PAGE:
Writer karma

Oh my, today is starting out in a very “interesting” way. I’m just not sure if it is a good “interesting” or bad “interesting”. It began with finishing my blog post for Mad Genius Club. What started as a post discussing J. A. Konrath’s take on publishing gatekeepers turned into a fisking of a well-known agent (needless to say, I agreed with Konrath and not the agent). Then I sat down to do this blog. I figured I’d do a rehash of the MGC post and then go on. But noooooo. I looked at Facebook and found something that made me chuckle.

A few months ago, Amazon announced a new publishing venture which would basically allow writers to do what amounts to fanfic. Kindle Worlds allows you to submit work based in the universe of certain TV shows, etc., for consideration. If it passes muster, your work will be published. From what I can tell, this is basically nothing more than a write-for-hire sort of contract but it does give folks the ability to actually try to get their fanfic out there in what is a legitimate market.

One of the worlds included in Kindle Worlds is Vampire Diaries. I’ll admit that I’ve never seen the TV show nor read the books (which have been around since the 1990s apparently). But I do appreciate the writer karma that Kindle Worlds has given to LJ Smith. For years, Smith wrote for Vampire Diaries. Then, a couple of years ago Smith was fired. Now, getting the last laugh, Smith has submitted to Kindle Worlds and been accepted. Smith’s two tie-ins are topping the the Kindle Worlds best sellers list.

Better yet, these two new titles pick up where Smith’s last book in the series before being fired left off. As the post linked above says, “it seems that fans are all too happy to embrace Smith’s return to the series, however circuitous a route she took to get there. And her story also proves what fans have long known: the dividing line between fans and creators was never as hard-and-fast as you might think.”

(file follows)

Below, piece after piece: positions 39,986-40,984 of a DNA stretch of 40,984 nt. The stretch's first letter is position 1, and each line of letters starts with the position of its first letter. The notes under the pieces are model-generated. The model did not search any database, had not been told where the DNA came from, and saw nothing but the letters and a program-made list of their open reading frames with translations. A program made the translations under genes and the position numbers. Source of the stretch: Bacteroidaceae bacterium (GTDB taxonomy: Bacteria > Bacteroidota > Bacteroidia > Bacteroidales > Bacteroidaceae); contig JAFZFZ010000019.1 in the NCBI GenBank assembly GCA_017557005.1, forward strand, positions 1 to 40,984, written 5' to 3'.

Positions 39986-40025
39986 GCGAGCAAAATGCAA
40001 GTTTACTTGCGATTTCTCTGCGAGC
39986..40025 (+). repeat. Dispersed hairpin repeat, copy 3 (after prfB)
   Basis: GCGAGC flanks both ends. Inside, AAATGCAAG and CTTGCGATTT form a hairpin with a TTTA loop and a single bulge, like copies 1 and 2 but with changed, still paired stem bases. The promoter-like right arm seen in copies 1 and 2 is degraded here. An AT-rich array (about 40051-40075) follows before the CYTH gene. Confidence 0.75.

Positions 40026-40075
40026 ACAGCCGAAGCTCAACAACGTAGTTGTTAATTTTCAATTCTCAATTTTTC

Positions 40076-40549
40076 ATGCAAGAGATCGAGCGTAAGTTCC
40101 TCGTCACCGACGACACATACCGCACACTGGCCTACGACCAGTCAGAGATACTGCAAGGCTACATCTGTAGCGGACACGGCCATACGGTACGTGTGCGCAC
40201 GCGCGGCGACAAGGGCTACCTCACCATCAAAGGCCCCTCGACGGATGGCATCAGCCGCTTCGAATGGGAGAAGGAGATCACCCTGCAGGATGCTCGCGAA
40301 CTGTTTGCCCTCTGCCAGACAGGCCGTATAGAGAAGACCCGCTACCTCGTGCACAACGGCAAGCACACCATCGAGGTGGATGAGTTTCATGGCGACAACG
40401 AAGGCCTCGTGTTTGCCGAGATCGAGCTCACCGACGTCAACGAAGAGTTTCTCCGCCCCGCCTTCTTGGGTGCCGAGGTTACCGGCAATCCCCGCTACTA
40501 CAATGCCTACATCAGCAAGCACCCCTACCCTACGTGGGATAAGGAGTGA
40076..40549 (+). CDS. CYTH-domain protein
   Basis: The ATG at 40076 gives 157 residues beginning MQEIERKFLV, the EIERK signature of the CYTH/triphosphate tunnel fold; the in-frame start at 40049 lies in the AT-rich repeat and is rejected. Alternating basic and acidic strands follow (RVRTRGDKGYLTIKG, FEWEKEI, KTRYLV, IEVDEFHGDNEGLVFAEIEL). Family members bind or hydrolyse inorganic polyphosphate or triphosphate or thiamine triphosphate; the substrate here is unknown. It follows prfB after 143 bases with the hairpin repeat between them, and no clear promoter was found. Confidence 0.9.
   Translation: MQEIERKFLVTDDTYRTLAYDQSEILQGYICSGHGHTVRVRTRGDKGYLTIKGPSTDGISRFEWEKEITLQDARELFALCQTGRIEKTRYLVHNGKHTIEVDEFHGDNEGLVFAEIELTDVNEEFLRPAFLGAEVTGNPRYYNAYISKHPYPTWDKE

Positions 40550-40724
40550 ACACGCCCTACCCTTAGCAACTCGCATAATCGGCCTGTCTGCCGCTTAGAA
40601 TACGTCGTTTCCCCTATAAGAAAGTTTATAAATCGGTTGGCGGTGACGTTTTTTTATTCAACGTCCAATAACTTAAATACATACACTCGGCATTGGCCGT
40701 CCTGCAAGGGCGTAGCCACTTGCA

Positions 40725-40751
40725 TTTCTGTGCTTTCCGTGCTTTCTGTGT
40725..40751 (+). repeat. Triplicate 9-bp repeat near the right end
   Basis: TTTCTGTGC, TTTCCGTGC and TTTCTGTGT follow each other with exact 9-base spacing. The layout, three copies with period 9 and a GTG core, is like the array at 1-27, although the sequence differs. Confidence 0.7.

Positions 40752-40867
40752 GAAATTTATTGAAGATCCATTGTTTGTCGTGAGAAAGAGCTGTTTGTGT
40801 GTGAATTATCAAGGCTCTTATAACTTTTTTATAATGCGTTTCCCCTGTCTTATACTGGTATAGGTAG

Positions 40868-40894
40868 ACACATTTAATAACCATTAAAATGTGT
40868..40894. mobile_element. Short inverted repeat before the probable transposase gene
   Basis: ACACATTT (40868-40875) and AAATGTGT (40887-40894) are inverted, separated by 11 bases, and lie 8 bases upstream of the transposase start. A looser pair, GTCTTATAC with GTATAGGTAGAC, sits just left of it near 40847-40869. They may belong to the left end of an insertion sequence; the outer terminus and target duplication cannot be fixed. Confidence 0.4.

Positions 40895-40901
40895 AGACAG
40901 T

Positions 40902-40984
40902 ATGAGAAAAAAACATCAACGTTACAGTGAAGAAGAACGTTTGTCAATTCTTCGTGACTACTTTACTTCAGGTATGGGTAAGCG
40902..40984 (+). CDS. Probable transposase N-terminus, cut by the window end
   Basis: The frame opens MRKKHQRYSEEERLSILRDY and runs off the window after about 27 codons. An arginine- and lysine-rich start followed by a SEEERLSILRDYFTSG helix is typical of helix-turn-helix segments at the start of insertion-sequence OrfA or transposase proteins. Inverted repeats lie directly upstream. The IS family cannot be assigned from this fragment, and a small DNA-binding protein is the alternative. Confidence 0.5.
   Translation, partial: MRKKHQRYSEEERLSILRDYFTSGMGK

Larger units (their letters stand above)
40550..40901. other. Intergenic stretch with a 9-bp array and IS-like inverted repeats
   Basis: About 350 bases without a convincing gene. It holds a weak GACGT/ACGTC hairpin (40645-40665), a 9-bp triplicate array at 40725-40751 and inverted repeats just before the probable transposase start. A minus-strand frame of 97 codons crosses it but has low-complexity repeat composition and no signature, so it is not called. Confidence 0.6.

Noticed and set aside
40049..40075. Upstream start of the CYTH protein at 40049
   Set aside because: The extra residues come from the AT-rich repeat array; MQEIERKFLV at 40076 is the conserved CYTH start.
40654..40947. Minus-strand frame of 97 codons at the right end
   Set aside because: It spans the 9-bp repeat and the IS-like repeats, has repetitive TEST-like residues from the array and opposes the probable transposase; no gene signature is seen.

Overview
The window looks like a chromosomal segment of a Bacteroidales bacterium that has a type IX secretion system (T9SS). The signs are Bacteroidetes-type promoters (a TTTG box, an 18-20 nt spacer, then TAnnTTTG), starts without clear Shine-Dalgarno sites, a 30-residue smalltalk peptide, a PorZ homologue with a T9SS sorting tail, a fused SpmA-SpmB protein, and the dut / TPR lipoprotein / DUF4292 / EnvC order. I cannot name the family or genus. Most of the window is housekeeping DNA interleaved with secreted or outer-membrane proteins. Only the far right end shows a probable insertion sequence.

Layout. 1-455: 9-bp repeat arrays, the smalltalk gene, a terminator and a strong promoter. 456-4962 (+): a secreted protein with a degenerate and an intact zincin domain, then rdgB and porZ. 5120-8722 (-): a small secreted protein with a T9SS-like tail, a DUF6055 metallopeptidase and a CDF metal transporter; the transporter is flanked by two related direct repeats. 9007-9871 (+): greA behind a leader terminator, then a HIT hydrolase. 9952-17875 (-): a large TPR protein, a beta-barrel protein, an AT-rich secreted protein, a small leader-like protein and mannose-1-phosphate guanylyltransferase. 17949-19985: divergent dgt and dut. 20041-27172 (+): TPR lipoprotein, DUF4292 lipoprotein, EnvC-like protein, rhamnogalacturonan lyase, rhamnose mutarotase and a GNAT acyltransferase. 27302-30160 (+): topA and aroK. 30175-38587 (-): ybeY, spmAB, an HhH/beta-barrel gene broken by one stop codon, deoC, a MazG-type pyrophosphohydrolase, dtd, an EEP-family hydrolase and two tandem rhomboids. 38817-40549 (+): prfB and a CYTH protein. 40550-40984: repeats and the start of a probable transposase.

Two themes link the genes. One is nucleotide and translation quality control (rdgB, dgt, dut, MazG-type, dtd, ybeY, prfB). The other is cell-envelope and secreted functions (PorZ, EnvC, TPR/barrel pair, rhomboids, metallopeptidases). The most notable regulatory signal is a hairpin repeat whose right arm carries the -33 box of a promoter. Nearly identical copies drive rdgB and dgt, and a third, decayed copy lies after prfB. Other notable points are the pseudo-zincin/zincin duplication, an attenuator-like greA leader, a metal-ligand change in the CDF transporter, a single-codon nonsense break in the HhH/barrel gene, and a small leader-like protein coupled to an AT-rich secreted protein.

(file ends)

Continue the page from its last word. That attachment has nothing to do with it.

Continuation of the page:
This is a lesson traditional publishers need to remember. Readers are not necessarily the same people who watch the TV adaptation and vice versa. I wish Smith all the luck and hope there is a lot of laughter on the way to the bank.

Now I’ve got to get to work. I’m inputting handwritten editorial notes for one of NRP’s authors this morning before trying to finish my current WIP — well, one of them.

4 Comments

  1. I saw that too, Amanda. I typically am not one of those who enjoy the idea of people getting paid to write fanfic, but in this case it actually made sense. Since, after all, the publisher treated the writer as nothing more than a paid fanfic writer in the first place.

  2. I had just been thinking a bit about Amazon Worlds.

    I have no problem with fanfic for pay as long as the licenses are sorted out.

    An example is Banpresto’s Super Robot Wars. Banpresto gets licenses to various mecha media properties, Anime, Manga, light novel or whatever, and then makes a game incorporating all of them.

    This of course violates canon. Banpresto has been known to have bad guys turn good, and survivors of ‘tragic deaths’ and ‘rocks fall everyone dies’. Or shove the time-line of a sequel series into that of the first series.

    Contrivance is to some extent part of the genre. The market seems willing to accept a poor excuse, if it means a Jaeger, an Eva and a Dolem team up, invade Ry’leh, and punch out Cthulhu.

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